• Review SAMHSA’s Concept of Trauma and Guidance for a Trauma-Informed Approach (refer the Resources section of this Best Practice), which offers first steps to organizational assessment and development around the Trauma-Informed Care model of care.

  • Create a comprehensive organizational structure, whereby the entire workforce operates under a Trauma-Informed Care model.  The San Francisco Department of Public Health Workforce Training Model and The Sanctuary Model can be found in the Resources section of this Best Practice. 

  • Adopt new organizational and clinical practices that address the impact of trauma on patients and staff, including but not limited to:
    • Lead and communicate about being trauma-informed
    • Engage patients in organizational planning
    • Train both clinical and non-clinical staff
    • Create a safe physical and emotional environment
    • Prevent secondary traumatic stress in staff
    • Build a trauma-informed workforce
    • Hold each other accountable
    • Involve patients in the treatment process
    • Screen all patients for trauma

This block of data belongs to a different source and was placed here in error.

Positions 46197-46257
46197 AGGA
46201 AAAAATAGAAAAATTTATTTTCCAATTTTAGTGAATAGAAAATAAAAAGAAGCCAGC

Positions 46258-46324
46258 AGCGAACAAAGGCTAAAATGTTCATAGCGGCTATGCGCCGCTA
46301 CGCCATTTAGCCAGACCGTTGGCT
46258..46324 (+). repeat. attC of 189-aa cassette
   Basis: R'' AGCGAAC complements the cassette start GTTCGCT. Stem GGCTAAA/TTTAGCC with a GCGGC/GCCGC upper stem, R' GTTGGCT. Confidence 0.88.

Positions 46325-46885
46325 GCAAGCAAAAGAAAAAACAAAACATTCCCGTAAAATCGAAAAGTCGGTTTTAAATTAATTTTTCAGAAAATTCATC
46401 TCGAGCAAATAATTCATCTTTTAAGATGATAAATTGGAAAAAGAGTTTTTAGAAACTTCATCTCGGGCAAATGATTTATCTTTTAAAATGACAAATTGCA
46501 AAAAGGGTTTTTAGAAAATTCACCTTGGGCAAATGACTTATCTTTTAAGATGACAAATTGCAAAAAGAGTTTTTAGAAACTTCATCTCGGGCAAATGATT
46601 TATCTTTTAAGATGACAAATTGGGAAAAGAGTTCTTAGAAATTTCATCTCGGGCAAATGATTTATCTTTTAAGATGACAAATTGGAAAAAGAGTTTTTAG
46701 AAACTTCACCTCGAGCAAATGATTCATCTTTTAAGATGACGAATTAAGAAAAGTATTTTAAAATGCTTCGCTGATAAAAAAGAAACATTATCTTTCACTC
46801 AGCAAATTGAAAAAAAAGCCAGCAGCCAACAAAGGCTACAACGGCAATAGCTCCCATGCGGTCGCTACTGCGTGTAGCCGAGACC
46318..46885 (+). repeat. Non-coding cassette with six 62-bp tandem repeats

• Train staff in trauma-specific treatments
    • Engage referral sources and partner organizations that are also trauma-informed



  • Harris M, Fallot RD. Using Trauma Theory to Design Service Systems: New Directions for Mental Health Systems. San Francisco: Jossey-Bass; 2001.
  • Menschner C, Maul A. Key Ingredients for Trauma-Informed Care Implementation. Center for Health Care Strategies. Published January 8, 2019. Accessed December 18, 2019.
  • Resources for Implementing Trauma Informed Care. Trauma Informed Oregon. Accessed December 18, 2019.
  • Tkach MJ. Trauma-Informed Care for Substance Abuse Counseling: A Brief Summary. Butler Center for Research-Research Update 40 (1/18) 6378-1-Issue #67. Hazelden Betty Ford Foundation, 2018.
  • Adverse Childhood Experience (ACE) Questionnaire . National Council of Juvenile and Family Court Judges. Your ACE Score.pdf. Accessed December 18, 2019.
  • SAMHSA’s Trauma-Informed Approach: Key Assumptions and Principles. National Association of State Mental Health Program Directors. Accessed December 18, 2019.
  • Organizational Self-Assessment Domains and Standards for Primary Care. SAMHSA-HRSA Center for Integrated Health Solutions.
  • Trauma-Informed Community Network. SCAN. Accessed December 18, 2019.
  • The Sanctuary Model . Accessed December 18, 2019.
  • Sperlich M, Seng JS, Li Y, Taylor J, Bradbury-Jones C. Integrating Trauma-Informed Care Into Maternity Care Practice: Conceptual and Practical Issues. Journal of Midwifery & Womens Health. 2017;62(6):661-672. doi:10.1111/jmwh.12674.
  • Substance Use Disorder Services Treatment on Demand. Department of Public Health: Training Resources for Substance Use Treatment Providers. Accessed December 19, 2019.
  • San Francisco Department of Public Health. Accessed December 18, 2019.